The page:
The Supreme Court on Thursday ruled that the Clean Water Act requires the federal government to regulate some groundwater pollutants that find their way into navigable waters such as oceans, rivers and streams.
The 6-3 opinion penned by Justice Stephen Breyer is a middle ground position that rejects the Trump administration's push for lesser regulation, but wipes away a lower court ruling which would have required more permits under the law.
"It makes clear that the Clean Water Act requires a permit for at least some, and potentially a lot of, groundwater pollution," said Steve Vladeck, CNN Supreme Court analyst and professor at the University of Texas School of Law.
The case centered on a once-pristine reef in Maui, Hawaii, that environmental groups say has been devastated by pollutants from a wastewater reclamation facility.
At oral arguments, several of the justices were sympathetic to environmental concerns, but also seemed concerned with the breadth of a lower court opinion that could force large counties and even single family homeowners to acquire expensive and burdensome permits under the law.
The law requires those who discharge pollutants into navigable waters from pipes or wells to obtain a federal permit. But the question presented here was whether such permits are also required for pollution that travels some distance from the pipe or well through groundwater and makes its way into navigable water.
The County of Maui owns and operates four wells at the Lahaina Wastewater Reclamation Facility, the principal wastewater treatment plant for West Maui. The wells receive approximately 4 million gallons of sewage per day from a collection system that serves about 40,000 people. The sewage is treated and either sold for irrigation purposes or injected into the wells for disposal. Some of the treated wastewater in the wells eventually reaches the ocean.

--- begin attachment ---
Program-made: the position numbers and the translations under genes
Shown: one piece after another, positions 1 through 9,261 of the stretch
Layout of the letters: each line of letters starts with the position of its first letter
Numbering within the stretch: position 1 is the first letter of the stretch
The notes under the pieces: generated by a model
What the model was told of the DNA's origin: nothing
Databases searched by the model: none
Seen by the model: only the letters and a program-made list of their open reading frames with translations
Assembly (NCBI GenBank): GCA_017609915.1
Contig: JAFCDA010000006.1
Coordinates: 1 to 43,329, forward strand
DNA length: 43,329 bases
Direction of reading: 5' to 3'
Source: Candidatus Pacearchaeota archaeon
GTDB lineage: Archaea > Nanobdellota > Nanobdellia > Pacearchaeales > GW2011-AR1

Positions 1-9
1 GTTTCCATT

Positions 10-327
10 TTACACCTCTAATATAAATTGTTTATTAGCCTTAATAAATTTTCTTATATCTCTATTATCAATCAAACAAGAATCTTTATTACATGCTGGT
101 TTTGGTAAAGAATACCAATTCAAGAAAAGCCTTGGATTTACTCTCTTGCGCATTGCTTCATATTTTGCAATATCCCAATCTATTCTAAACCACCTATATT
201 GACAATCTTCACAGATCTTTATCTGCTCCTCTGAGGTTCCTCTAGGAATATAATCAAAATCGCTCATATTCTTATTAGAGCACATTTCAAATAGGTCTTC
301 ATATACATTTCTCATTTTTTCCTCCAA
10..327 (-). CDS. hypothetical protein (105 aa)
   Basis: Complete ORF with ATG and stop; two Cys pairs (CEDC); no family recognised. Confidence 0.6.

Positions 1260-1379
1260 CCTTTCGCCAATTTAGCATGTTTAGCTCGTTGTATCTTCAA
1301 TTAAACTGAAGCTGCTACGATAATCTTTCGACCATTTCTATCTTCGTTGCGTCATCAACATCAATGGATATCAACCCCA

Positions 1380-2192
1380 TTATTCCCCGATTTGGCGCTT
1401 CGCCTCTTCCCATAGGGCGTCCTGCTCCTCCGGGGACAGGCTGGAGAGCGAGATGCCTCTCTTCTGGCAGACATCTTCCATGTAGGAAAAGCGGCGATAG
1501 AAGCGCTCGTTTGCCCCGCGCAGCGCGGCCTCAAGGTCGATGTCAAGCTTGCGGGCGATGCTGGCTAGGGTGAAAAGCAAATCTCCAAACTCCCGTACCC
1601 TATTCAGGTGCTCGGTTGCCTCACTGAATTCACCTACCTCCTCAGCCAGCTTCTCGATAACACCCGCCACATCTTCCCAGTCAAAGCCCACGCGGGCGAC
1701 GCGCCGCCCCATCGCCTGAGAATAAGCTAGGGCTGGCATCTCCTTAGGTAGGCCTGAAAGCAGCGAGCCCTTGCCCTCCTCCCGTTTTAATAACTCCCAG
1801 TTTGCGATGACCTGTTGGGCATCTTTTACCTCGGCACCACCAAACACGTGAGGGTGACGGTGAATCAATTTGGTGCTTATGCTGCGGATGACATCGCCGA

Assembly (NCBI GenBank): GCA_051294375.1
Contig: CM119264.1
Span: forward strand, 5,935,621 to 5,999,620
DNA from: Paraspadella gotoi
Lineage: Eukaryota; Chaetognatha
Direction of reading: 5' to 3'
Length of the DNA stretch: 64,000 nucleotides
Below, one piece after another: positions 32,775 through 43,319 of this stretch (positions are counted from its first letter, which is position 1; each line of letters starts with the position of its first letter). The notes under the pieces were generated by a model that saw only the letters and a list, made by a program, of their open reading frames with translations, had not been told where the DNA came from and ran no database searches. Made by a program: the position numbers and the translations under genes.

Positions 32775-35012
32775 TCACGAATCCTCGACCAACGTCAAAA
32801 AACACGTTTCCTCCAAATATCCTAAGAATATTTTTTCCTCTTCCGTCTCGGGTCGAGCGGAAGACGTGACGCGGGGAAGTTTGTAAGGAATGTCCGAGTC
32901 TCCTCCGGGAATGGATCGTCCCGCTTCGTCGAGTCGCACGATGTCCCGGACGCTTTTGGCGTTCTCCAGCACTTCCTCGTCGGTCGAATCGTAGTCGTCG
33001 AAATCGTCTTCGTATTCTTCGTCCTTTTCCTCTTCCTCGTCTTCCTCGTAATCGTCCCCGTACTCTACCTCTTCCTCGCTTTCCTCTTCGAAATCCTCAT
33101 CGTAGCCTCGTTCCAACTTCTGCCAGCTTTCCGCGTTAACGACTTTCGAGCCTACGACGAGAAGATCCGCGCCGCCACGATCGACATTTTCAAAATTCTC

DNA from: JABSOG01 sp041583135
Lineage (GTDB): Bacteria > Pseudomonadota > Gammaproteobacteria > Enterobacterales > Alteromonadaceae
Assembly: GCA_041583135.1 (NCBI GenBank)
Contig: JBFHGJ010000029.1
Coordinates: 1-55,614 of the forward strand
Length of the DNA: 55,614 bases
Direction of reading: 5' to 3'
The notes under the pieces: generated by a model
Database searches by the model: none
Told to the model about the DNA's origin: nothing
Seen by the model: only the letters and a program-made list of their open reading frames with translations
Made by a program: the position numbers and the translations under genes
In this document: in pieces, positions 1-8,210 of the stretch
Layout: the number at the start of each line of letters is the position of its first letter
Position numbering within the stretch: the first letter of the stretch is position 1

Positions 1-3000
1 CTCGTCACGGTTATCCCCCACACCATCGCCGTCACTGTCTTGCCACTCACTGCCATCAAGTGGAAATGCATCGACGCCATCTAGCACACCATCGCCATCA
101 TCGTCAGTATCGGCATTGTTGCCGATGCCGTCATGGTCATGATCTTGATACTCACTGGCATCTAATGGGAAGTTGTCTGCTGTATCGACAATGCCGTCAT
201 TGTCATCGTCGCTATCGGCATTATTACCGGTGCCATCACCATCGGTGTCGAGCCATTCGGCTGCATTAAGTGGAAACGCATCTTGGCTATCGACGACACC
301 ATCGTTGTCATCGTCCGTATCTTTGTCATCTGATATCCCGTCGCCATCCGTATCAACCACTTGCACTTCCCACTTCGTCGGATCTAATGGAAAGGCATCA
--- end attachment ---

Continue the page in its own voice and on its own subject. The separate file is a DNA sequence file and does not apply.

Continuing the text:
Chief Justice John Roberts and Justices Ruth Bader Ginsburg, Sonia Sotomayor, Elena Kagan and Brett Kavanaugh joined Breyer in the majority. Justices Clarence Thomas, Samuel Alito and Neil Gorsuch dissented.
"Compared to the argument that it does not require permits for any groundwater pollution, which the county and the three dissenting justices all argued, this result will both empower the federal government to more aggressively regulate such pollution and allow private parties to sue when that regulation fails," Vladeck said.
After a challenge from environmental groups, the 9th US Circuit Court of Appeals held that the county violated the Clean Water Act because it hadn't obtained proper permits. The court said that the law applied to pollutants from the well that had made its way to the ocean via groundwater.
Elbert Lin, a lawyer for the county, told the justices that the opinion was so broad it would force the county and its taxpayers to face massive liability and fines. A permit, Lin argued, may be required for pollutants that travel through a well or pipe into the Pacific Ocean, but a permit should not be required for pollutants that travel through groundwater and end up in the ocean.
David L. Henkin, a lawyer for the group Earthjustice representing environmental groups pressed for the need for permits.
"In the decades since the Lahaina Facility opened," Henkin argued, "nutrients and other pollutants from injected sewage have devastated" the reefs.
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